Tournaments will come to Trump’s Menie dream links
Now it has been built, the tournaments will definitely come to this “Field of Dreams”.
That was the clear message delivered by George O’Grady, the European Tour’s chief executive, at yesterday’s opening of the £100 million Trump International Golf Links at Menie outside Aberdeen.
It remains to be seen if Trump’s personal dream of hosting an Open Championship will come true, especially with Royal Portrush having boosted its credentials to be restored to the rota for the first time since 1951 on the back of a successful Irish Open a fortnight ago.
But it seems a certainty that a European Tour event will be staged there in the not too distant future, with the Scottish Open a strong contender once its stay at Castle Stuart near Inverness comes to an end.
“It’s a man’s golf course – it’s meant for the highest level of play,” acknowledged O’Grady as he gazed down the first fairway of the Martin Hawtree-designed layout.
“What he [Trump] and I have agreed is that, when we are both ready, we would try and persuade someone to come here – and I don’t think it will be too difficult a task. There’s the Scottish Open to think about and I’m sure that’s in the mind of our sponsors, but there are other events as well. It’s certainly capable of taking the biggest and best, I would say.
“It is a unique golf course and, once the photographs of it are seen, many people will want to come here.”
O’Grady, who first visited the spectacular course at Menie Estate during last year’s Walker Cup at nearby Royal Aberdeen, added: “It’ll take time until it’s all finished, but the basic raw material is here.
“There is plenty of room and I’m sure you can get thousands or hundreds of thousands of people around with a little bit of planning.
“It’s close to an international airport, there’s going to be a hotel built one day and there are quite a few hotels already in Aberdeen.
“It has to bed in and, although I have read bits about the environment, to my eyes this appears to be protecting the environment.
“We know that all the rubbish and cars and stuff that were dumped on this land have been cleaned up and what I’ve seen is impressive.
“I respect Martin Hawtree tremendously and have been impressed with the work that has been done to preserve wildlife and to look after the environment.”
With the Ryder Cup heading for Gleneagles in 2014, it seems unlikely that the Trump course will be considered as a venue for 2022 – the next slot up for grabs on this side of the Atlantic with Le Golf National in Paris having been awarded the 2018 contest.
“As it is coming here in two years’ time, I can’t see it being staged in Scotland again until I’m under the soil but it will come back to Scotland at some point,” said O’Grady.
“And, having walked 16 holes here, the quality of the golf course is good enough for any tournament. This land was made for a golf course and Martin Hawtree has done a terrific job with the complete backing of Donald Trump.”
O’Grady also said it would be up to the R&A, the event’s organisers, to decide whether or not the course could be considered as a future Open venue.
“I’m not going to be drawn on the Open because the R&A know what they’re doing and it’s a bit early to be thinking of Open Championships, I would have thought,” he commented.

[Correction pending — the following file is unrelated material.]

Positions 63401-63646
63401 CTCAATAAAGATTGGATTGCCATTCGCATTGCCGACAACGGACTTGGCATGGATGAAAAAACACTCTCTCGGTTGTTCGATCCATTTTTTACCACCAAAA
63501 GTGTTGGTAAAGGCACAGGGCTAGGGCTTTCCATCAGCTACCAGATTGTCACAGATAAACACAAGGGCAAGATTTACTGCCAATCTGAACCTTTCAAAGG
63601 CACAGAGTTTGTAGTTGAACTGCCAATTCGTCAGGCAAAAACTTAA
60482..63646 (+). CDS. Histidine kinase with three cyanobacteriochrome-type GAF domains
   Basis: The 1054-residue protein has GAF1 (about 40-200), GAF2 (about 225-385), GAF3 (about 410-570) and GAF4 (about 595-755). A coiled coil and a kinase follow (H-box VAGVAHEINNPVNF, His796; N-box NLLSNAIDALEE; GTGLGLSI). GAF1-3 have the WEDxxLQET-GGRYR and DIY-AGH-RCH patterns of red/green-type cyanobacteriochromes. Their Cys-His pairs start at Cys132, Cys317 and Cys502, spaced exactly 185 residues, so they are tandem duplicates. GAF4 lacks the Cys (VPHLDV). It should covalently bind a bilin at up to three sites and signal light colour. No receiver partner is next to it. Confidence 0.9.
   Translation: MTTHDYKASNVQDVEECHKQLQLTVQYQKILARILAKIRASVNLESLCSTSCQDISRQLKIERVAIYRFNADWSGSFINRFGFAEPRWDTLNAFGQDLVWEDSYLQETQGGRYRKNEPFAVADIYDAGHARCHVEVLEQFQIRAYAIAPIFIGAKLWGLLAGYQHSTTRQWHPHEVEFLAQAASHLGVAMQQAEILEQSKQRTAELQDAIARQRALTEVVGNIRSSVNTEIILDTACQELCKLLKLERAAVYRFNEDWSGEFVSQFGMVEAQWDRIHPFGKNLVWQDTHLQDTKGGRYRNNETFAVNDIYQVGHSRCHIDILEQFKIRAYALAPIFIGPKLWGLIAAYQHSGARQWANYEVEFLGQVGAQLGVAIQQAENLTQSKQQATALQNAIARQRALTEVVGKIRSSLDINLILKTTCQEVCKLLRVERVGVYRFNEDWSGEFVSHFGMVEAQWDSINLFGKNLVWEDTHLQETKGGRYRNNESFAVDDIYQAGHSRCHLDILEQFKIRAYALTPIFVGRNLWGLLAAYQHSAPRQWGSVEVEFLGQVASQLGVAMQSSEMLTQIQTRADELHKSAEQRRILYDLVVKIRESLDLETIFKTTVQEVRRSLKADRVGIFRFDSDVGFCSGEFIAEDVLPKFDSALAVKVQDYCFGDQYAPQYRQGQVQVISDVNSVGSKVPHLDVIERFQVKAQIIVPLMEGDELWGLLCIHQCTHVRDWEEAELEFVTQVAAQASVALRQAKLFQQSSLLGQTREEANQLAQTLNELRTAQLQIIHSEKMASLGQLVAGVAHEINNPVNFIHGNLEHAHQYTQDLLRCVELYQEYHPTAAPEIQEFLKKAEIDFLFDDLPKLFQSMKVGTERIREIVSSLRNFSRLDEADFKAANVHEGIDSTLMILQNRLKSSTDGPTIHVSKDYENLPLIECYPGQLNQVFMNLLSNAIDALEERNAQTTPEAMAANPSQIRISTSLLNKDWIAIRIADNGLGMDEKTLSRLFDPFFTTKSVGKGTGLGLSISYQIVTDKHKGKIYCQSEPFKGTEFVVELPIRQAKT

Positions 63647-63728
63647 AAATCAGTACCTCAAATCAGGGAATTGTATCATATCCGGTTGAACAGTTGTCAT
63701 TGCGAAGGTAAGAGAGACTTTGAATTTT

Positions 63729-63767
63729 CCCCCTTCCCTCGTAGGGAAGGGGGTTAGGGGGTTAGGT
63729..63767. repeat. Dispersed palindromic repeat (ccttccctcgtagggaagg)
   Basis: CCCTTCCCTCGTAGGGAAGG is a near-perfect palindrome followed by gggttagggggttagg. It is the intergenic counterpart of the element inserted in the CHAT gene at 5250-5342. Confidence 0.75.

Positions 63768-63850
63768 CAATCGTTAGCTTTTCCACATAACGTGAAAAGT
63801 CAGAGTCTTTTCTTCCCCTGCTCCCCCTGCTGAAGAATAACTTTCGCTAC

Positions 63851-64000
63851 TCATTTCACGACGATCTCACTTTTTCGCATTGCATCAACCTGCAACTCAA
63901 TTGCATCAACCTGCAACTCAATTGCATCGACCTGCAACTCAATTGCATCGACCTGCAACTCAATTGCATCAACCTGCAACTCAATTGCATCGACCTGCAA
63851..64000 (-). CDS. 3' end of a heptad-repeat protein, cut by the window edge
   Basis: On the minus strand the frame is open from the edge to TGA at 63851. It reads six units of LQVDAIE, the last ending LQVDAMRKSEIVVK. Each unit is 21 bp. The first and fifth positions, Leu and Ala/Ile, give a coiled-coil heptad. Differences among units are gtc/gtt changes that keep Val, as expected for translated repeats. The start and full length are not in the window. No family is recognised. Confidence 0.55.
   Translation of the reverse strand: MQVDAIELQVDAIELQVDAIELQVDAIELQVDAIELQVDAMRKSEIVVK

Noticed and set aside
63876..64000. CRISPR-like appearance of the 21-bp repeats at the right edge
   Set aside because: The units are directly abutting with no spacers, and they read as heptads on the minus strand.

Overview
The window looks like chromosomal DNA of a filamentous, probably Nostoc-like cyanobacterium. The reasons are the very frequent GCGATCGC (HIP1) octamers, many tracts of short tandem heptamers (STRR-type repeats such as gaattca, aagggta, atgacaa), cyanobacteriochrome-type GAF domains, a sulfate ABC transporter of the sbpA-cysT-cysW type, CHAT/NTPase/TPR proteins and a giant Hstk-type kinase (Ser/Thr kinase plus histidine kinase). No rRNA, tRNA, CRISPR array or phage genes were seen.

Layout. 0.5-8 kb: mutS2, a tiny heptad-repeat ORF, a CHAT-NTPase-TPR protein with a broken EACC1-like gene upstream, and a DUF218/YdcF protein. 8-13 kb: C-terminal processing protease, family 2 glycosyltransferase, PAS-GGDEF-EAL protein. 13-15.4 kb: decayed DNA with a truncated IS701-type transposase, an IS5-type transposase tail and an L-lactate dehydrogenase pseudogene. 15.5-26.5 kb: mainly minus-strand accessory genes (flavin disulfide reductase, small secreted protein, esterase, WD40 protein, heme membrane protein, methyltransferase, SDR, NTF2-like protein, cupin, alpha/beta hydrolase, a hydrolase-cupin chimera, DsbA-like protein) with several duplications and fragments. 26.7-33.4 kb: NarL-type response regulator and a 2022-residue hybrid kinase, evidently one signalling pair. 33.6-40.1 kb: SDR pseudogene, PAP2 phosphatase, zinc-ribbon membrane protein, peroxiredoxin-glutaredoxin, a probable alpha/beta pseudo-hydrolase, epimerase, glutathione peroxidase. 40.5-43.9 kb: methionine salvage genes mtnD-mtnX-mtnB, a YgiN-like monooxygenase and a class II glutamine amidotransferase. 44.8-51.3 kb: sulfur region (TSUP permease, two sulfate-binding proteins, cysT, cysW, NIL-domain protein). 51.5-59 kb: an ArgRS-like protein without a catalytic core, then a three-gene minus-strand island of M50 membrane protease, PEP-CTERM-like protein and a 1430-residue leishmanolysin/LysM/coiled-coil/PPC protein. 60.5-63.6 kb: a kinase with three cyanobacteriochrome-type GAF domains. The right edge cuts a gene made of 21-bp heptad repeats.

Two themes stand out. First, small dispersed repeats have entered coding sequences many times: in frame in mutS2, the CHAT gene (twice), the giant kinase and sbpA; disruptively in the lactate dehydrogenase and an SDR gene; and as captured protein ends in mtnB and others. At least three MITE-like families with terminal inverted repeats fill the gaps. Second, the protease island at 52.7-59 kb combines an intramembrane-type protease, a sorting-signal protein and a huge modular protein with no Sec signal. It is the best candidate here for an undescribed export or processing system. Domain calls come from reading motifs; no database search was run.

Reflecting on the success of Portrush for that Irish Open, he added: “We were delighted with the test there. It was the first all-ticket gate we had on the European Tour and that was really us wanting to know what we could handle. We only had six months to plan it, after all.
“In the end, we reckon we could have put the gate higher. The car parks held, we didn’t have problems with people getting in and out of Portrush. The buses and traffic plan was excellent as well.
“Now, the room you need around the clubhouse for an Open Championship, is there enough there? Other people will look at that, but we didn’t use the second golf course. Portrush would have a claim, but the R&A know their job.”
While sitting down with Trump to discuss specific tournament details may be a year or two down the line, O’Grady is confident Castle Stuart will prove a successful venue for this week’s Scottish Open.
Last year’s inaugural staging at the Inverness course was hit by bad weather, forcing the event to be cut to 54 holes as world No 1 Luke Donald emerged as the winner.
“I hope they get a break with the weather,” said O’Grady in looking ahead to the latest staging, this time with Aberdeen Asset Management as the title sponsor after Barclays ended its lengthy backing last year.
“It’s ideal preparation for an Open Championship. It’s an excellent golf course and reasonably generous off the tee. Those fiddly links shots you’ve then got into the greens is nullified if it’s too soft, but we have no choice in that.
“I’m delighted that Phil Mickelson is back. He’s been a great proponent of speaking for Castle Stuart, telling all the Americans at the Presidents Cup.
“I think he was due in Venice on holiday but obviously decided after missing the cut last week [in the Greenbrier Classic] to come in. However, I just think it was because Phil really liked the golf course.
“I won’t make any comment on Barclays and Bob Diamond other than he loved Castle Stuart and was a great disciple of the golf course, he played on the Sunday night after the tournament [last year] and loved it.
“It’s a unique place that did not get a fair crack of the whip last year so I’m hoping that we’ll get a good run this year.”
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Weather for Edinburgh
Wednesday 19 June 2013
Temperature: 9 C to 18 C
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